Author Archive: Jared Padgett

New Web Site Launched

The School of Law now has a brand new web site. A lot of hard work was put into the site, from the University Communications team to the IS team here at the School of Law. While we are still working out some of the inevitable bugs, the site is looking good.

For those who don’t remember what it used to look like, here are the before and after images:

Much better now, don’t you agree? One of the newer features you may notice are the links to social networking sites. This is a huge step forward for the University. Social networking has been around a long time, and most educational institutions have a limited presence on these sites. What is social networking? It is Facebook, Twitter, Flickr, and a vast sea of other web sites and web apps that allow people to connect with each other. The inclusion of these sites is a huge step forward, and I am looking forward to seeing where it goes.

Another thing you might notice is the size of the layout. This page is much larger than the original, and it is a lot easier to read. Ease of reading is important to a web site, and this is a good improvement.

Our videos and images also improved with the new look. Instead of embedded media, there is now an overlay which darkens everything on the screen but the video. This eases the viewing experience and is easily closed by clicking the standard “X” button on the top right. As we continue to add video content, this feature will be very useful.

I think overall the site can speak for itself. I just wanted to introduce it to those who may not have seen it yet. As always, you can find the School of Law at Check it out, and let us know what you think.


When I was in college I discovered something I thought was pretty cool. I could go to a website called DialPad, click out a phone number on their “keypad”, and call anyone I wanted from my computer. Back in the late 90’s this was a relatively new concept, and was certainly something pretty cool. The geeks out there know that people had been doing this with a modem for some time, but this was much easier and more reliable. I would use a basic PC mic and my stereo speakers that were doubling as computer speakers at the time, and I could talk to people on their phones. There was a small delay, but once one got the hang of it one could talk for quite a while this way.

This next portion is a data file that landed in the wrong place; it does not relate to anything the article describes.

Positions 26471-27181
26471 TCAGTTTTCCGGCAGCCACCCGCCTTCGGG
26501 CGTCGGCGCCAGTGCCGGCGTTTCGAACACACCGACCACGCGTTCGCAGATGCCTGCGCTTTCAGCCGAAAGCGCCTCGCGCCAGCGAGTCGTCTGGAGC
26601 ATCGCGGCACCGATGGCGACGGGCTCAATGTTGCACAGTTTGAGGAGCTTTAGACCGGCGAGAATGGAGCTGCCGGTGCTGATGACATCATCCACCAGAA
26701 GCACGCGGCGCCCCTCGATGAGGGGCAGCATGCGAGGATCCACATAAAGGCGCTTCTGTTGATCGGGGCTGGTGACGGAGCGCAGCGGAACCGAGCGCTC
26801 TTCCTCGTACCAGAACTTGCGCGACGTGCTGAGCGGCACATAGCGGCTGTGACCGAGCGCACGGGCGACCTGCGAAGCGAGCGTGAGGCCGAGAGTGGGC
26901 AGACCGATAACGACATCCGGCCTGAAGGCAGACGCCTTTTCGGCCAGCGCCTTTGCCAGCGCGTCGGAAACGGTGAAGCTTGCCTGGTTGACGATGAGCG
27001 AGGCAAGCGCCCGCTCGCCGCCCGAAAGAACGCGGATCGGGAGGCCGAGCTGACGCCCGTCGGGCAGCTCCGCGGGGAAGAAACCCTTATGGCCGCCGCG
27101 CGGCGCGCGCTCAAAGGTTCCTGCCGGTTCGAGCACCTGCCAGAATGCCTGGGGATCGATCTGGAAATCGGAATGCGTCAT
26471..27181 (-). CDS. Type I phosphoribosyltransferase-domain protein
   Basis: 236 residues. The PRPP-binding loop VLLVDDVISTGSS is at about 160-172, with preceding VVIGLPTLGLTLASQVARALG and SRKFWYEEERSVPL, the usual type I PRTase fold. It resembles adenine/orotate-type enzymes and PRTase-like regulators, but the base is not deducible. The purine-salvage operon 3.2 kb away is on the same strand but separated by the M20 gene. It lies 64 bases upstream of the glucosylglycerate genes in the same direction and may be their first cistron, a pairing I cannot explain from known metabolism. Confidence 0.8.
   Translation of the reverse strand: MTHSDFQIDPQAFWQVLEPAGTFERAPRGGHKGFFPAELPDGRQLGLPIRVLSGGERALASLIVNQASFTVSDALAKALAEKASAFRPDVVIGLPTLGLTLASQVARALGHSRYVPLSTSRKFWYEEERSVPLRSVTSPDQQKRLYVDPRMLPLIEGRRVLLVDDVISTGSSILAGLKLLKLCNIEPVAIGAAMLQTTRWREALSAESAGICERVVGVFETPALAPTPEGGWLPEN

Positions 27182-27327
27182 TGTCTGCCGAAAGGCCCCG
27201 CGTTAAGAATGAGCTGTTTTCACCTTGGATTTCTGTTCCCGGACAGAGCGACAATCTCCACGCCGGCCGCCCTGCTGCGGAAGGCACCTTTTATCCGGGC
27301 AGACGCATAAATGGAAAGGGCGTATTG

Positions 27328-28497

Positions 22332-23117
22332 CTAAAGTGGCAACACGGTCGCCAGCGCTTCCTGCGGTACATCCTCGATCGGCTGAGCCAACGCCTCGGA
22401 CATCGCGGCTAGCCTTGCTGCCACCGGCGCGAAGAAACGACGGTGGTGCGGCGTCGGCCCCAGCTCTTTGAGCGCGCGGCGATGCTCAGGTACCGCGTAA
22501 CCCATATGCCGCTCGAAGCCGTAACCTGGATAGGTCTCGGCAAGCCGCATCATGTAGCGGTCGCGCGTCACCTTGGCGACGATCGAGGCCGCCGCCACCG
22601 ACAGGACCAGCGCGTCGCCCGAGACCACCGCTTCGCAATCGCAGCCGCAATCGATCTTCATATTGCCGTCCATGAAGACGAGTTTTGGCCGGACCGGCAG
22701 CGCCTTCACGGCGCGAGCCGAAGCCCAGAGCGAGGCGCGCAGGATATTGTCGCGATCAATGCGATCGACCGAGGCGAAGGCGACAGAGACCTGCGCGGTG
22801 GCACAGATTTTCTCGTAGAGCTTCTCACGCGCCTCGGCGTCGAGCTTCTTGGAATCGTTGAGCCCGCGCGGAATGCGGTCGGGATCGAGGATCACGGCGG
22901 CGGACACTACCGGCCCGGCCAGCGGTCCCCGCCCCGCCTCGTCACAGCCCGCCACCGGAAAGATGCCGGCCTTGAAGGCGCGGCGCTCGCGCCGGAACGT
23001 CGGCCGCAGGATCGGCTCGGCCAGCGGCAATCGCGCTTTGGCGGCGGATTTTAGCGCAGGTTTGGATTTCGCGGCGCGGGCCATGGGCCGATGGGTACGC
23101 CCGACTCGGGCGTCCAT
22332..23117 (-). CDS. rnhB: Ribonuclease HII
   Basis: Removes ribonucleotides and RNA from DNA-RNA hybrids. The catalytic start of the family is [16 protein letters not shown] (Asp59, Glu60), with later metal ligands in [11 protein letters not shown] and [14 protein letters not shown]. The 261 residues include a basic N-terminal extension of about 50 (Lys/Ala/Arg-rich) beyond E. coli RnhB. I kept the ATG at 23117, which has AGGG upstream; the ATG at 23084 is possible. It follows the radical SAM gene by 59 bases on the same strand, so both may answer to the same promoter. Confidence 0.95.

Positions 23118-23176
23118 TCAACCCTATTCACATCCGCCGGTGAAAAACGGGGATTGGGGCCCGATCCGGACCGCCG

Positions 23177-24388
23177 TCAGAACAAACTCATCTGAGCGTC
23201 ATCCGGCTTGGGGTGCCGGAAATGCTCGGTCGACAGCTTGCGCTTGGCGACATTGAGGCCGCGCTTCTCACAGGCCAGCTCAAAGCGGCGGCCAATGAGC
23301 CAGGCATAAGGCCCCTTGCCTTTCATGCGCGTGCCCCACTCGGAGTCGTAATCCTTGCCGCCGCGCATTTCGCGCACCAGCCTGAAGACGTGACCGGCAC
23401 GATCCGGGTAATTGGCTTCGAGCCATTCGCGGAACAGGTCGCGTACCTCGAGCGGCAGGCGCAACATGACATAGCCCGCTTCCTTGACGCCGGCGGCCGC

As much as I liked DialPad, I was able to find another service I liked even better. I don’t recall the name of the website, but it took internet phone calls to a new level. I would type in my phone number, and the number I wished to call. I would then click the connect button in rapid succession until I got a success message. The site was so novel, and since it was free there was always a long line. Once I successfully connected, the website would call my phone, and once I answered would instantly connect me to the person I was calling. No more computer speakers, no more delay in the conversation. The only problem was the 15 minute time limit. All I had to do was click connect again, multiple times, and usually within a minute or two the conversation could resume. I talked for hours at a time with this feature.

By the time I graduated, calling people online was becoming mainstream. They even popularized a method to describe the service, Voice over Internet Protocol (VoIP). As with many free services that suddenly get popular, the companies I was using decided they could make some money, and began charging for the service. That was when I moved on and gave up my hobby of calling from my computer.


A few years went by, and chat software such as Yahoo and MSN started offering chat to chat calls. I was certainly interested, and used the feature from time to time. Ultimately I discovered Skype. Skype had all the features of Yahoo and MSN, but had some extra features. I started using it as my chat service, to the exclusion of Yahoo. Somewhere around this time I also heard of a company called Vonage. Vonage offered VoIP services, but for a monthly subscription of around $20, I didn’t think it was worth my while.


Skype would ultimately bring me back to the VoIP fold. By offering really cheap rates for per use service, and cheap rates for a subscription, I was able to resume calling people from my computer on their phones. No long distance charges, no waiting until 9pm to use my cell phone.

Skype has been useful for personal calls, including the weekly video call to my parents so they can visit with their grandsons. It has also been useful for business needs. I live in an area with spotty cell reception, so when I needed to call into a meeting while tending to my sick kids, I relied on Skype. The meeting lasted for over an hour, and I didn’t pay a thing for it. My monthly subscription is somewhere around $2. I can afford $2 a month. For the value I have already received, it is more than worth it.